GRAYWOLF: On Alternative Psychotherapy
Interview with Graywolf Swinney, author, dream therapist and consciousness mentor.
Tammie: You wrote in, "Beyond the Vision Quest: Bringing it Back" that for much of your youth you'd been preoccupied with success, science and technology. How did those preoccupations shape your life?
Graywolf: I was always fascinated with science and math and in grade school it was the science demonstrations and lessons that challenged my mind and kept my interest. I had heard about Einstein and wanted very much to be able to contribute to science as he had. He became immediately (and still is) one of my heroes, along with Superman, the Lone Ranger and the Cisco Kid. (Add Freud, Perles, Berne and Bohm to that list now)This was in the late forties and early fifties. When I reached high school (in Toronto, Canada), I was mostly drawn to my ninth grade chemistry and physics classes, and just put up with the other stuff because I had to.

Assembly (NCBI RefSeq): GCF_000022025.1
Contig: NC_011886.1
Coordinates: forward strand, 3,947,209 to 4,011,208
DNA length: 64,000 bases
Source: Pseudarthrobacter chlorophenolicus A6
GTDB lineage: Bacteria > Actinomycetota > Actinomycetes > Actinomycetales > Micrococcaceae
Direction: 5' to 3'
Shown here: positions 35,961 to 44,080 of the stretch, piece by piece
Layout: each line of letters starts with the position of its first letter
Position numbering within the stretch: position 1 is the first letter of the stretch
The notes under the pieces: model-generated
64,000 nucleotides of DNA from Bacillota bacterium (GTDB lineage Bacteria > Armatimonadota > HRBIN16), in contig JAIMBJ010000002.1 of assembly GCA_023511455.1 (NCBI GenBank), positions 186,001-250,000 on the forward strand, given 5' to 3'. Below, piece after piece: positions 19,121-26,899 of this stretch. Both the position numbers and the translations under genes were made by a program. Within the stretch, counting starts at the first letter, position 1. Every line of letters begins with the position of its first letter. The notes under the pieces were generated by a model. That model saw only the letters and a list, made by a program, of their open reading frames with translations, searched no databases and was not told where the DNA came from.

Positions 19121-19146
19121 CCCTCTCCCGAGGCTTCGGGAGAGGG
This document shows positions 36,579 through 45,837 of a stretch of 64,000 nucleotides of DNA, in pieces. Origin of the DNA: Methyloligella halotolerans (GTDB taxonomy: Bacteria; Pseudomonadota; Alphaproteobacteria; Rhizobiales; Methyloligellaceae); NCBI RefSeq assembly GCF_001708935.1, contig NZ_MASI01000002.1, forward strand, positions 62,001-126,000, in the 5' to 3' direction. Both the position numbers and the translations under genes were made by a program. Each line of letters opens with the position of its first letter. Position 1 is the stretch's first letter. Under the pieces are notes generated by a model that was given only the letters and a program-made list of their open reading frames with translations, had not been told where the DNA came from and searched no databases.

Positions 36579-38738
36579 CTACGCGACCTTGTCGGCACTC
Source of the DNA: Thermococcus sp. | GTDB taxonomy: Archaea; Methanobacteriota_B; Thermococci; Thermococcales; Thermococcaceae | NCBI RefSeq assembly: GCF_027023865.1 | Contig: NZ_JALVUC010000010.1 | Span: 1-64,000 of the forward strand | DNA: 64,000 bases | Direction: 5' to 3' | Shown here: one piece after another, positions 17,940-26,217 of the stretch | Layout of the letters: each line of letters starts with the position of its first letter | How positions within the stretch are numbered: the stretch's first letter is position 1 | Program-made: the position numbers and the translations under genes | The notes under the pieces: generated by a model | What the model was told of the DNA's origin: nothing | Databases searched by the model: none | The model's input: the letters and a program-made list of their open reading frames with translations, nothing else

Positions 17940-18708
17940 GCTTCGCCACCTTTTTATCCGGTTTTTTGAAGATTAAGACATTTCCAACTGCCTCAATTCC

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The magic moment of total dedication came as follows: I was considering what seemed to me to be the most likely future problems that science might solve (meaning me) and the one most likely to provide me with fame and fortune. I saw that what we were very dependent on and what most supported our civilization was gas and oil. I reasoned that there was only so much buried under the ground and that it would eventually be all used up. In this I saw my chance. I decided to devise a synthetic replacement for it.
I took these considerations to my ninth grade science teacher (I even remember his name, Mr. Pickering) and asked him what career I should aim for to accomplish this. He advised me that becoming a chemical engineer would be best. That was it for me. From that point on my academic work was all directed to that end.
I was not a nerd, I was also very active as an all star football player and on the track team, president of the photography club, second in command of the school cadet corps, photography editor then editor in chief of the school yearbook, Piper and drummer in the Pipe band etc. etc. and I also played base guitar and sang in the first Toronto Rock Group. In this, I was a revolutionary (which figures in my later willingness to also be so in psychology) since rock was considered the music of the devil back then.